Indexed on: 19 Mar '16Published on: 17 Mar '16Published in: Cellulose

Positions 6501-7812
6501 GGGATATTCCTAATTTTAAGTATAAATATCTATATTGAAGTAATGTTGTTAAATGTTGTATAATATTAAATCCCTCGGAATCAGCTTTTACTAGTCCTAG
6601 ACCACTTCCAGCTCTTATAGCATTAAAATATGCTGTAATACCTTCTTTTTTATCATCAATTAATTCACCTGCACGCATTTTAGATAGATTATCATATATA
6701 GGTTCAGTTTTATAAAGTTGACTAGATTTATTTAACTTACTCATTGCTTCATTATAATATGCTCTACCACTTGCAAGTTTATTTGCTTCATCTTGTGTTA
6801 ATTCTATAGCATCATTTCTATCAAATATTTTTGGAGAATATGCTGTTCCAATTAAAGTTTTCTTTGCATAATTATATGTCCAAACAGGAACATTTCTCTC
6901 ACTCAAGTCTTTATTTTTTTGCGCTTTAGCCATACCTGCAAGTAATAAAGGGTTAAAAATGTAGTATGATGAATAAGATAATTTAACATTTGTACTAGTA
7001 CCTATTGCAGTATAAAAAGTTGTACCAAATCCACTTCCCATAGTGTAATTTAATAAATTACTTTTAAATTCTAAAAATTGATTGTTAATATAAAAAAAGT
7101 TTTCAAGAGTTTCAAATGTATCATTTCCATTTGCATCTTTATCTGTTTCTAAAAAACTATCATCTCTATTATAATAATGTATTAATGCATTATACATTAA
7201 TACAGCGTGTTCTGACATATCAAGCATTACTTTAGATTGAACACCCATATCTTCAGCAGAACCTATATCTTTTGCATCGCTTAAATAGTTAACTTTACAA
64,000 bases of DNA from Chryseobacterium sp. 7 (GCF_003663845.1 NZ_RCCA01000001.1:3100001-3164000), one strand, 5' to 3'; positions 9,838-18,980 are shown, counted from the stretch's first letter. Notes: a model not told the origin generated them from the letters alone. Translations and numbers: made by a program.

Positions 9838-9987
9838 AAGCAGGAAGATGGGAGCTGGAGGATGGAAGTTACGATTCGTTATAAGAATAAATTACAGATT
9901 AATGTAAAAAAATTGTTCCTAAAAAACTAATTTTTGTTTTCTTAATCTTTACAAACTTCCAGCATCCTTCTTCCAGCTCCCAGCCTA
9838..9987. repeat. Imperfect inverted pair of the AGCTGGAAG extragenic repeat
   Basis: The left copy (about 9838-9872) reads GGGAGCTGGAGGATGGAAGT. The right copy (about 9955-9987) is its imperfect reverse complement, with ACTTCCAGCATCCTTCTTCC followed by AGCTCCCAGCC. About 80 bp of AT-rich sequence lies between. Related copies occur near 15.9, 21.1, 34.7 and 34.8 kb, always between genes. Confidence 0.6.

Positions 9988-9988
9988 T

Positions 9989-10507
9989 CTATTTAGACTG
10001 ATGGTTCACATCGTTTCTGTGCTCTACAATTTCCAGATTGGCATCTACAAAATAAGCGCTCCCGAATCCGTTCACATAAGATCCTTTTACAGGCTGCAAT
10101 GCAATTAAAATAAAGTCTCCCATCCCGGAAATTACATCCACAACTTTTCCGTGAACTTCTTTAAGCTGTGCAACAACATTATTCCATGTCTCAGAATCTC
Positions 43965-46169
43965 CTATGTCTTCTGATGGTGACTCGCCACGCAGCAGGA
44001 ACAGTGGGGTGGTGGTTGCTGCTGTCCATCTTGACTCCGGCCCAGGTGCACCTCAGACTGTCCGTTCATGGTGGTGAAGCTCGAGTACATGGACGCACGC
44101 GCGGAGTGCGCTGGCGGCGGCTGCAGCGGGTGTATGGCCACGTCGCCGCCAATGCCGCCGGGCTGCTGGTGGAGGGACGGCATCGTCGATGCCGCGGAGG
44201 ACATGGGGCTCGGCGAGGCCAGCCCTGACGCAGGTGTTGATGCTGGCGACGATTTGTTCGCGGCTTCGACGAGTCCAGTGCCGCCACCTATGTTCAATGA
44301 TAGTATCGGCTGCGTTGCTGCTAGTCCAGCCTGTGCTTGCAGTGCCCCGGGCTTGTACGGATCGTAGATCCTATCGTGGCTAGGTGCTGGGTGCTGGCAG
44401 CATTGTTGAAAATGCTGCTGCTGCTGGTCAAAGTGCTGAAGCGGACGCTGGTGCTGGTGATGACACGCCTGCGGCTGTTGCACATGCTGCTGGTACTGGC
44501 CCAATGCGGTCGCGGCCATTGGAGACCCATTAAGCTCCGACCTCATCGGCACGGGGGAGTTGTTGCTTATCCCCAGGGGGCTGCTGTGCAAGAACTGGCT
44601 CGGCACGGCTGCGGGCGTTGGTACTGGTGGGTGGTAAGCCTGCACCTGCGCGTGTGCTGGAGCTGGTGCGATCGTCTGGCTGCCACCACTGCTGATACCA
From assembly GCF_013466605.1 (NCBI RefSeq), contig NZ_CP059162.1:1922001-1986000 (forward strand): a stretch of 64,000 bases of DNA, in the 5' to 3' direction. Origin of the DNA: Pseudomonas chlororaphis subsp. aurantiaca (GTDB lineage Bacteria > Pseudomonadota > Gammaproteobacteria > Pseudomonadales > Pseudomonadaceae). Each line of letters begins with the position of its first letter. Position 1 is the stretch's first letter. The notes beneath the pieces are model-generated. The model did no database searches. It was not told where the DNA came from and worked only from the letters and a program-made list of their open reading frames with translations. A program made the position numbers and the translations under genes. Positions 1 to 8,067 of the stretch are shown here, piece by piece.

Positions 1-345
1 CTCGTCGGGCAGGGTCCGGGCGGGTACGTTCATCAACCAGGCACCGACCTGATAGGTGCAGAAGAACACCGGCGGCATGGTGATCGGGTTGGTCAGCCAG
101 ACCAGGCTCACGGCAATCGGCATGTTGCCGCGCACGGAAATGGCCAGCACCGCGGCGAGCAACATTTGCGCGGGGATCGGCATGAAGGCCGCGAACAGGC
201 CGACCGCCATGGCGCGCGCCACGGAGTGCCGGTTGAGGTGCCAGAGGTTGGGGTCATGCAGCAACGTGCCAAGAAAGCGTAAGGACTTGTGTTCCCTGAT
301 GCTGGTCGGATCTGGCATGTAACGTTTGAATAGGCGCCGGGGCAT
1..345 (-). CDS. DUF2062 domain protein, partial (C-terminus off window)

Interest in superhydrophobic paper is growing, and efforts have been made to prepare superhydrophobic paper with an improved physical strength property. This study reported a facile method for fabricating a superhydrophobic paper with enhanced physical strength through layer-by-layer self-assembly of poly(allylamine hydrochloride) (PAH) and lignosulfonates-amine (LSA) on cellulose fiber surfaces, followed by a heat treatment at 160 °C for 30 min. The formation of PAH/LSA multilayers on cellulose fiber surfaces was confirmed by X-ray photoelectron spectroscopy (XPS), zeta potential measurement and atomic force microscopy (AFM). The XPS results showed that the contents of the two characteristic elements (i.e., Cl and S) increased with increasing bilayer numbers. The zeta potential of modified fibers was regularly inversed after each layer deposition. The AFM phase image revealed that the surface root-mean-square roughness of modified cellulose increased along with the increasing bilayer number. Moreover, the wetting properties and physical strength of handsheets prepared from modified cellulose fibers with and without heat treatment were tested, respectively. The result showed that the water contact angle was higher when LSA was in the outermost layer than when PAH was in the outermost layer, and the heat treatment improved the hydrophobicity for all the handsheets. The non-heat-treated handsheet prepared from (PAH/LSA)5 multilayer-modified fibers gave a water contact angle of 120.3º, and then after heat treatment, the contact angle reached up to 151.7º, indicating that high temperature treatment induced the most hydrophobic long chain groups in LSA macromolecules orientated to the multilayer-air interface. The tensile strength properties of both non-heat-treated and heat-treated handsheets made from PAH/LSA-modified fibers were significantly enhanced. When a (PAH/LSA)5 multilayer was deposited on the cellulose fiber surface, the tensile strength increased by 33.9 % for non-heat-treated handsheets and by 57.8 % for heat-treated handsheets compared to that of handsheets made from original fibers, respectively.